One of the many ways cultures manifest their differences is through the curses and expressions used to register pain or discomfort.
Growing up in America, I employed any number of choice terms, ranging from invoking the names of leading religious figures, to various colorful expletives I accost you with here.
In Israel, one of the expressions uttered by children, in particular upon stubbing a toe or any other mild frustration, is “Ayah.” It doesn’t mean anything. Just sounds kind of like “ow” or “ouch” or “oy.” Five-year-old Aviv and many of his kindergarten classmates can be heard uttering “Ayah” at regular intervals.
Now, every night I make up a “‘pon a time” story for Aviv. The tales invariably feature a fanciful cast of fairies, giants and magic carpets. The thing is, I never know what story I’m going to tell until I sit down on Aviv’s bed – they’re all made up on the spot. I’ll look around the room for some inspiration.
Smoke from a barbeque outside one night led to a story about aliens that talked by spewing fire at each other. Another time it was the boy with the smelliest shoes in the world (you can guess where the idea for that one came from).
One night, just as Aviv was climbing into bed, he knocked his head into the side of his dresser.
“Ayah!” he cried out.
That’s all I needed.
“Once upon a time," I began, "there was a little boy named Aviv. He was about five years old and sometimes, like all five year old boys, he would get hurt. Whenever he bonked into something or stepped on a toy, he’d cry out ‘Ayah.’ And when he did, Ayah would come.
“Ayah was Aviv’s special angel. Her job was to make the ow-ee feel better. As soon as she came, the pain would always start to go away.”
“Ayah's not real,” Aviv interrupted."There's no such person."
“Of course there is,” I responded. “But she’s invisible. You can't see her. No one can. But you always know when she's there. You can feel her tickles on your neck."
I returned to the story.
"So, Aviv called Ayah a lot and there was never a time when she didn't come. If Aviv got a particular painful ow-ee, Ayah would bring her friends Raya and Shmaya."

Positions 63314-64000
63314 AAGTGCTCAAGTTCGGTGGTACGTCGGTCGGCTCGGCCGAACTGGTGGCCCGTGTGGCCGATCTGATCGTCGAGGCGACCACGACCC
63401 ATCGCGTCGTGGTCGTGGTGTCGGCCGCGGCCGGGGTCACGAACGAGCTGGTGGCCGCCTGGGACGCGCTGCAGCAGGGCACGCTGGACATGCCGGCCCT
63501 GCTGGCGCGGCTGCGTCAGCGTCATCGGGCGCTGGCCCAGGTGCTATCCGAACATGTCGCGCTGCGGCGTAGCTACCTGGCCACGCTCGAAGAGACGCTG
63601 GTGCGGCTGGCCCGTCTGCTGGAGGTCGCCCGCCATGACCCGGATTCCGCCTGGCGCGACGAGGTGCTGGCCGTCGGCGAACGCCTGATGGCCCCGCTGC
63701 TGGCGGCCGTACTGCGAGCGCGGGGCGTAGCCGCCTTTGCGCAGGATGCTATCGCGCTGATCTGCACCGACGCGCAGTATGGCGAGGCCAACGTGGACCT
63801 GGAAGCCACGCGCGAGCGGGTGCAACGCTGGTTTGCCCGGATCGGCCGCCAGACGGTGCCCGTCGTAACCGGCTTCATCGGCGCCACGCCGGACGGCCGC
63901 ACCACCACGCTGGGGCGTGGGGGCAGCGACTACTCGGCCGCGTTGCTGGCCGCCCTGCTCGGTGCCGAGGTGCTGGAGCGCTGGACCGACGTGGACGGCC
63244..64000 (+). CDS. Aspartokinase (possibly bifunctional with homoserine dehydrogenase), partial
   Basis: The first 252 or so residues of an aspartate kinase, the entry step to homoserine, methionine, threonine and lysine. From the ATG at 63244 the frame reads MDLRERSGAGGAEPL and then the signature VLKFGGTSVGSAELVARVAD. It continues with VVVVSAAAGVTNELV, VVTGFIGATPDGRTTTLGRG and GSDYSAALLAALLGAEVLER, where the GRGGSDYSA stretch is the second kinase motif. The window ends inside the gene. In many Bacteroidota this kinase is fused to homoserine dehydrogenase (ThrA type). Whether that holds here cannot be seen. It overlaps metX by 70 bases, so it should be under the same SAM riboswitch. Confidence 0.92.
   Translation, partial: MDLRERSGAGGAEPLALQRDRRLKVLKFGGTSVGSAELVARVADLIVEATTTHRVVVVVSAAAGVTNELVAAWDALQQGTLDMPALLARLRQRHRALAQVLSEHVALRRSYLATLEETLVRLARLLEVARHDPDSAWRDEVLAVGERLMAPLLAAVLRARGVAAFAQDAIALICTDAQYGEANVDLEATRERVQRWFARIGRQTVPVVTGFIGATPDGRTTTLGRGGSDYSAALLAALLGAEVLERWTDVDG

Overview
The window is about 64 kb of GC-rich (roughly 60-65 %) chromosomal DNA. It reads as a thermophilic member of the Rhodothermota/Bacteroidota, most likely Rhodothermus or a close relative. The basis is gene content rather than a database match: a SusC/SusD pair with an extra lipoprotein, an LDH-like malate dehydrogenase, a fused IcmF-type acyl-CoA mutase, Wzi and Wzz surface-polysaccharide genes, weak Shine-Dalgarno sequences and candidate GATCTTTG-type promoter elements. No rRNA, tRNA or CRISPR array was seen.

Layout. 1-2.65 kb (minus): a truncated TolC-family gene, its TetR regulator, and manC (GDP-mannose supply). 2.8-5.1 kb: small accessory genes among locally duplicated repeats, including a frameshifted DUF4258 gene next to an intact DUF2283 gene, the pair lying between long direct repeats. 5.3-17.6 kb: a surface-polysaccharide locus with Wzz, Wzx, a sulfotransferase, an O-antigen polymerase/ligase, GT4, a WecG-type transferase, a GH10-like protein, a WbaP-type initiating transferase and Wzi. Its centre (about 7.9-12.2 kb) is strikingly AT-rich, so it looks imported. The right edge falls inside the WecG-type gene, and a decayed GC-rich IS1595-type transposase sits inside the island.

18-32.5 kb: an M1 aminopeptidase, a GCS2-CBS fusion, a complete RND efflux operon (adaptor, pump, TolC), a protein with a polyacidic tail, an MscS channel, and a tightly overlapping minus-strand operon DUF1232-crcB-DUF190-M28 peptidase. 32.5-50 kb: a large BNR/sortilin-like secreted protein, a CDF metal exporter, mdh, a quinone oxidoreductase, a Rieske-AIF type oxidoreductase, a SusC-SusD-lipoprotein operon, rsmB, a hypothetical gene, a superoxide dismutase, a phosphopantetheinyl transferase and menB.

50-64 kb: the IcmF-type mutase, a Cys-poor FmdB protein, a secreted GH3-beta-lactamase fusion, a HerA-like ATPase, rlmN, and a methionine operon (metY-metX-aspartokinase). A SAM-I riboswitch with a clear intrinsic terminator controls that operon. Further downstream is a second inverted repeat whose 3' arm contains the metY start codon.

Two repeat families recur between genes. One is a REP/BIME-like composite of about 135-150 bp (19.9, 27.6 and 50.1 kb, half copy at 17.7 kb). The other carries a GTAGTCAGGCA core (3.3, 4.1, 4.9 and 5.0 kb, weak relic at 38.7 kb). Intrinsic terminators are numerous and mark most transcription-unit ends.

“Raya and Shmaya?” Aviv giggled.
“What, she should call Yogi and Boo Boo?”
“So I was saying. Over time, Aviv fell in love with Ayah, and she with him. They whispered to each other that someday they would marry.
“But as Aviv got older, he stopped calling out when he got hurt. He learned to keep his feelings inside. To be a big strong man who didn’t cry. A real gever. And he forgot about Ayah.
“Ayah was very sad. She missed Aviv terribly. But what could she do? She was only allowed to come if she was called. Those were the rules. She spent her days waiting with Tinkerbell and the other fairies whose masters had forsaken them too.
“Eventually, Aviv grew up. He married someone other than Ayah. They had three little children of their own. One day, when Aviv’s littlest boy was just about five years old, he was in the kitchen getting an apple out of the fridge when it dropped on his foot. And for the first time cried out ‘Ayah!’
“And do you know who came?”
“Of course it was Ayah! Even though she didn’t come for Aviv this time, he knew she was there. He felt her tickles on the back of his neck. And right then and there, He remembered their special times and right then and there he promised never to forget her again.
“And today, if that big man Aviv gets an ow-ee, you know what he does? That’s right. He calls for his Ayah. And she always comes. And they lived happily ever after.
"OK Aviv. Time to say Shema.
But as I looked over to him, I saw that he was already fast asleep. He can do that, just fall asleep on a dime, without uttering a word or a even a sigh. I don’t even know if he heard the ending.
But no matter. He already knows this story by heart.